Promises to improve mental health care for millions of people a year are at risk of being broken as the Government scraps plans to invest money in high-quality research. The coalition's new mental health strategy, expected to be published shortly, fails to recognise the importance of research in reducing the huge burden of mental illness. This flies in the face of its own promises and of compelling evidence, experts warn.
Mental illness is the country's leading cause of personal suffering, economic loss and social problems, costing England alone more than £105bn in 2009. Those with mental health problems are more likely to get cancer or have a heart attack, for reasons that are little understood. Less than £75m of public money is spent each year on relevant research, a fraction of the sums spent on cancer and heart disease.
Labour's 2009 New Horizons strategy promised to address this disparity by increasing government funds spent on mental health research from less than 2 per cent to 11 per cent of the total health research budget.
Having scrapped Labour's strategy, the coalition is not expected to commit any money to research, despite promising to treat mental and physical health equally.
Dr Andrew McCulloch, the head of the Mental Health Foundation, and Professor Til Wykes of the Institute of Psychiatry have written to Paul Burstow, the Care minister, explaining how every pound spent on mental-health research would result in savings after three years.
Ministers "have repeatedly said mental health is to be given parity with physical health," Dr McCulloch said. "We cannot tackle the disease burden and growing costs without research and development."
Critics claim it is the latest in a series of "broken promises" by the Secretary of State for Health, Andrew Lansley, who is attracting brickbats from MPs, think tanks, trade unions, clinicians and patient groups. The growing criticism is adding to pressure on Mr Lansley and David Cameron, who personally promised to invest in the NHS, to protect frontline services and improve patient care.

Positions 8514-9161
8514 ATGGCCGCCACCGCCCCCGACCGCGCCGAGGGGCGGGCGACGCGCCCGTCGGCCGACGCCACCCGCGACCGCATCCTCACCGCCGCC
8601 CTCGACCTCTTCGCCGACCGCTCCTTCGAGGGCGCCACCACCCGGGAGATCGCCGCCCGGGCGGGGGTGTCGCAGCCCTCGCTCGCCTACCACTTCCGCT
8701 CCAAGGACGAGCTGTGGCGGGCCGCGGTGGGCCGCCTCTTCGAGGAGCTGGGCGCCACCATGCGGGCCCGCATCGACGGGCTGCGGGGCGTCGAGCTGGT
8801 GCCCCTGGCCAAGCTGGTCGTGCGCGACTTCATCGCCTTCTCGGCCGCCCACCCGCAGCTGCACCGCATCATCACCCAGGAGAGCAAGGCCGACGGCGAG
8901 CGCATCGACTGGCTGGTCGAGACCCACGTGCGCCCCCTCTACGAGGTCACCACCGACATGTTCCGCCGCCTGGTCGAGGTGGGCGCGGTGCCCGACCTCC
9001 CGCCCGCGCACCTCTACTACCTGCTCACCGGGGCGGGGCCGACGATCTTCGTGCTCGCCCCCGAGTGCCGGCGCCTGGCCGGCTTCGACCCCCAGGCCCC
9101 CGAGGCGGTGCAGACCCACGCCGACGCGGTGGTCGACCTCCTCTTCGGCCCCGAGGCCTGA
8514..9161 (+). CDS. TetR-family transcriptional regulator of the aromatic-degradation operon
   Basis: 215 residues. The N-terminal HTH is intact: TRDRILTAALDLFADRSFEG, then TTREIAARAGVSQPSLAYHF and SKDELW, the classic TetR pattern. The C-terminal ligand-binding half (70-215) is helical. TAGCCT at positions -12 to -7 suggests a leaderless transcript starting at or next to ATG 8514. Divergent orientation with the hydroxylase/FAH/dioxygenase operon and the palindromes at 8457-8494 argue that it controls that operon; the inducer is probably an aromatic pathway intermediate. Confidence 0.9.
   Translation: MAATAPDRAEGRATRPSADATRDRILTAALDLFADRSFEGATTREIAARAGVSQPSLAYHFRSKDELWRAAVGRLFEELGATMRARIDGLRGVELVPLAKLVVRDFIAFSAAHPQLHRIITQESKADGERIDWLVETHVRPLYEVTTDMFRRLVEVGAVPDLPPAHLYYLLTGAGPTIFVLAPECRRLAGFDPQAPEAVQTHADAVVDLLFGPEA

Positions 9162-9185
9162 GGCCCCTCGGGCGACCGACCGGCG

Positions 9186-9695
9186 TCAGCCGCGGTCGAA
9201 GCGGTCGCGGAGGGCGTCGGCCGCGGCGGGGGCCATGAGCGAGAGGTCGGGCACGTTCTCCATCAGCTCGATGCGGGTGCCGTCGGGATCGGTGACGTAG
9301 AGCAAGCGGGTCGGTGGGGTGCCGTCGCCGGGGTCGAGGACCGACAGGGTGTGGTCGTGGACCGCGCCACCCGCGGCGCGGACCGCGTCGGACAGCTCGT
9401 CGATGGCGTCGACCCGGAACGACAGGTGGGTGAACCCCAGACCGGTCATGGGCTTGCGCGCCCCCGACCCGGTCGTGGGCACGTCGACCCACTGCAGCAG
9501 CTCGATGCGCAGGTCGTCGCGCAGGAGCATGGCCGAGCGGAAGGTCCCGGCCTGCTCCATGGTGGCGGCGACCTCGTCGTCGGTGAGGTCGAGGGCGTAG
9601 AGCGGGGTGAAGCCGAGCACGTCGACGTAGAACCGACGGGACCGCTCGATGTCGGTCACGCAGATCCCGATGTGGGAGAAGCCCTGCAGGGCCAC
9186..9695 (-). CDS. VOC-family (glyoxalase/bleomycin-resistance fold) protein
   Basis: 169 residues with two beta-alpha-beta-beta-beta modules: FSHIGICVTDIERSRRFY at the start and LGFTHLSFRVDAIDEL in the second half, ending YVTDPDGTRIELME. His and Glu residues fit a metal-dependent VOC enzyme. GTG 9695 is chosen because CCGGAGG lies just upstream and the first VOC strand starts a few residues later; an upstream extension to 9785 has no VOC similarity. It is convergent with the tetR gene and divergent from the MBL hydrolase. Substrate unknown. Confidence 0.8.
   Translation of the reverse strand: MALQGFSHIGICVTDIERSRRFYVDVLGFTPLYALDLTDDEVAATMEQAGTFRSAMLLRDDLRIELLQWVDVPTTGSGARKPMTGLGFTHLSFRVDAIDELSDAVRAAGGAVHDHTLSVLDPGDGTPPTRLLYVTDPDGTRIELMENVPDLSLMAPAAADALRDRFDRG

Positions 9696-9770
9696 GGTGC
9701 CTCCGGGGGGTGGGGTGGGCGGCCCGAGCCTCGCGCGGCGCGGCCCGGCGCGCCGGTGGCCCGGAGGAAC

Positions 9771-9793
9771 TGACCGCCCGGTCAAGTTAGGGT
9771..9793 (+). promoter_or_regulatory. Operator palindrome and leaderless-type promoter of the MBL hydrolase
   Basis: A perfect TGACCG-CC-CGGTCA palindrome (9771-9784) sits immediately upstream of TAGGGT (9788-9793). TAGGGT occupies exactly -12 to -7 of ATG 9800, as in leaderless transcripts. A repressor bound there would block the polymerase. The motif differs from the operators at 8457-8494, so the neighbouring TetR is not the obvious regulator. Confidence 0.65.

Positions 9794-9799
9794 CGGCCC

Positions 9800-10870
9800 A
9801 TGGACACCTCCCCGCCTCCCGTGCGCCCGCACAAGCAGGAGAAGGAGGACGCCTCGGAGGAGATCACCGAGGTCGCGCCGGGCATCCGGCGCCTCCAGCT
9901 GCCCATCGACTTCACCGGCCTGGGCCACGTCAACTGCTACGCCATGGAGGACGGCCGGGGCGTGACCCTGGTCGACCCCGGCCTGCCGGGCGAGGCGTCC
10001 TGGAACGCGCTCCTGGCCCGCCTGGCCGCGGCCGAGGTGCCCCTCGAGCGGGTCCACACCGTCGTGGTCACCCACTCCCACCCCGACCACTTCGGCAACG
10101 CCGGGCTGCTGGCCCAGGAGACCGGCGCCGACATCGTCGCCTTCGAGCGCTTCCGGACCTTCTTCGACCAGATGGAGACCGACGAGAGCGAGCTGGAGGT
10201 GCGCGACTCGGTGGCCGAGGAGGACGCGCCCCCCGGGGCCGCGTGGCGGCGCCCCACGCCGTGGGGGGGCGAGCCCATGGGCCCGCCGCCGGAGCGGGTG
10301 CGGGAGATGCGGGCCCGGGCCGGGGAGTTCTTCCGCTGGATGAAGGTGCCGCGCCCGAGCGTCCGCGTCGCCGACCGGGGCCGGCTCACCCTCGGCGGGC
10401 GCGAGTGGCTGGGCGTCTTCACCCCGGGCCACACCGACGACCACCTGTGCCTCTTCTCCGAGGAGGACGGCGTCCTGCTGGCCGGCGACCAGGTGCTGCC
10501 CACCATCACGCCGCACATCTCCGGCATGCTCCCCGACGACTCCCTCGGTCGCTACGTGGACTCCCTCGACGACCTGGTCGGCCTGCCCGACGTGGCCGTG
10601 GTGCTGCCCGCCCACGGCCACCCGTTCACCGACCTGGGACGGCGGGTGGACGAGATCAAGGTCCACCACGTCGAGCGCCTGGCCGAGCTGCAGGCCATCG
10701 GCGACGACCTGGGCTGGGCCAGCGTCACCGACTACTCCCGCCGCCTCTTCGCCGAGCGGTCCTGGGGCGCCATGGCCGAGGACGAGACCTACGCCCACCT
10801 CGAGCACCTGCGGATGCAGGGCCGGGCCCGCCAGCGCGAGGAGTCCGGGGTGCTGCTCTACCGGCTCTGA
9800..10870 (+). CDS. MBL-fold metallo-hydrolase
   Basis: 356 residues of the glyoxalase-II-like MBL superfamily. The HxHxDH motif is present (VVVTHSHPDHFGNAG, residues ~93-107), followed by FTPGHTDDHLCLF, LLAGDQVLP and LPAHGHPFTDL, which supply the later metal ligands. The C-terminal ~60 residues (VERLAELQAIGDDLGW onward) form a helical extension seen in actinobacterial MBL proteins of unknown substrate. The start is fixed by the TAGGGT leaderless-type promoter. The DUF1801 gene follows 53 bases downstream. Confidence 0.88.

Dr Hamish Meldrum, the chairman of the British Medical Association, added to the chorus of criticism, warning in his New Year message that the NHS faced a "defining year" of exceptional financial pressures and an "unnecessarily ambitious programme of reform".
The NHS Confederation, which represents 95 per cent of NHS organisations, said last week that the health service was facing "the toughest years in its 62-year history". Such comments are evidence that support for Mr Lansley's reforms has dwindled amid bitter accusations from NHS staff that he has "disregarded" their concerns. His decision to appoint the NHS chief executive, David Nicholson, to head the new independent NHS Commissioning Board, reporting to Mr Lansley, without an open recruitment process, has been criticised as an example of his opaque, top-down style.
Mr Lansley is pressing ahead with plans to axe 150 primary care trusts and 10 strategic health authorities in favour of 500 GP consortia which will be handed £80bn of public money to spend on local health services. To improve efficiency, hospital trusts will be encouraged to undercut each other for GP contracts, raising the prospect of two-for-one deals on surgery and cut-price scans, despite evidence that health price wars reduce quality and increase death rates, according to the King's Fund and London School of Economics.